An 83-year-old woman was admitted to our hospital because of uncontrolled parkinsonism. She had been diagnosed with autoimmune hepatitis at 40 years of age and intermittently treated with prednisolone. She had developed right thalamic hemorrhage at the age of 73 years. Although she had developed risperidone-induced parkinsonism at 79 years of age, discontinuation of the risperidone and administration of L-dopa (600 mg/day) improved her symptoms. The Unified Parkinson’s Disease Rating Scale (UPDRS) based on the information from her previous doctor was assumed to improve from around 10 to nearly 0 after the discontinuation of risperidone and administration of L-dopa.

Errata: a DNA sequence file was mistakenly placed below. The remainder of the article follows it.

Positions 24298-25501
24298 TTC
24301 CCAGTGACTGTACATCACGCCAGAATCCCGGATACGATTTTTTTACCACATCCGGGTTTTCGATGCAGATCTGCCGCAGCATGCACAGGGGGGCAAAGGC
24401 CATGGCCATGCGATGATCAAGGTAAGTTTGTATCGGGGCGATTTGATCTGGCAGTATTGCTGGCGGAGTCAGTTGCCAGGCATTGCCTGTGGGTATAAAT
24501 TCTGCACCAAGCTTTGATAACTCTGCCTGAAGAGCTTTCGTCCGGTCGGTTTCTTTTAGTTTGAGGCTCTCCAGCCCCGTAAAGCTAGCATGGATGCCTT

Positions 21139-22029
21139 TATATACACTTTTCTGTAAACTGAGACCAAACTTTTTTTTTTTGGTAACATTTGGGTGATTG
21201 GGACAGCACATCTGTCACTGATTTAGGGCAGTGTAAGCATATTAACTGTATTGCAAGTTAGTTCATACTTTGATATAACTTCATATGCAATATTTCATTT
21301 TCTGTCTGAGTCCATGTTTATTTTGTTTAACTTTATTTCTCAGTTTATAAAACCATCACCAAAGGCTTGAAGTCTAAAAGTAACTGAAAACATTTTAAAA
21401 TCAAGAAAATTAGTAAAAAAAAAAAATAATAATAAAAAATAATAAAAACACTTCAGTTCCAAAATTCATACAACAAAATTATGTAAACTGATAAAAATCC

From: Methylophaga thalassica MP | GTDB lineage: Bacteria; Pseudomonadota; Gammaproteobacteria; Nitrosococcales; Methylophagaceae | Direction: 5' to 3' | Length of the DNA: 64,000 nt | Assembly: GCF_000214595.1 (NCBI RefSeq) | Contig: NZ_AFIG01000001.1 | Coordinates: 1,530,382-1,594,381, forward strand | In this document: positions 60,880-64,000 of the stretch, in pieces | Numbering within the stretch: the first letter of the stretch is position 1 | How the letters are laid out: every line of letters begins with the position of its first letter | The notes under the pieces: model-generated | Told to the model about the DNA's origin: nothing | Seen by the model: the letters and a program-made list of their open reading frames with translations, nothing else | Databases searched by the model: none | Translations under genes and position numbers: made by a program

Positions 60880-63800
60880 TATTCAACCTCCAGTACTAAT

One month before the current admission, prednisolone (20 mg/day) had been re-stared because of the recurrence of autoimmune hepatitis. During the tapering of prednisolone from 20 to 5 mg/day within 2 weeks, her parkinsonian symptoms, including mask-like face, bradykinesia, freezing of gait, and rigidity, began to worsen. Her parkinsonian symptoms had worsened to 57 points on the UPDRS by the time of admission. She became unable to walk and her verbal response declined, although her conscious level remained clear. The symptoms were resistant to an increased dosage of L-dopa from 600 to 1200 mg/day as well as the additional administration of a dopamine receptor agonist and catechol-O-methyltransferase inhibitor.
Brain computed tomography, magnetic resonance imaging, and 123I-metaiodobenzylguanidine myocardial scintigraphy revealed no abnormalities that could cause parkinsonism (Figs. 2 and 3a). There was no decrease in the uptake of dopamine transporters in the striatum on the dopamine transporter scan (Fig. 3b).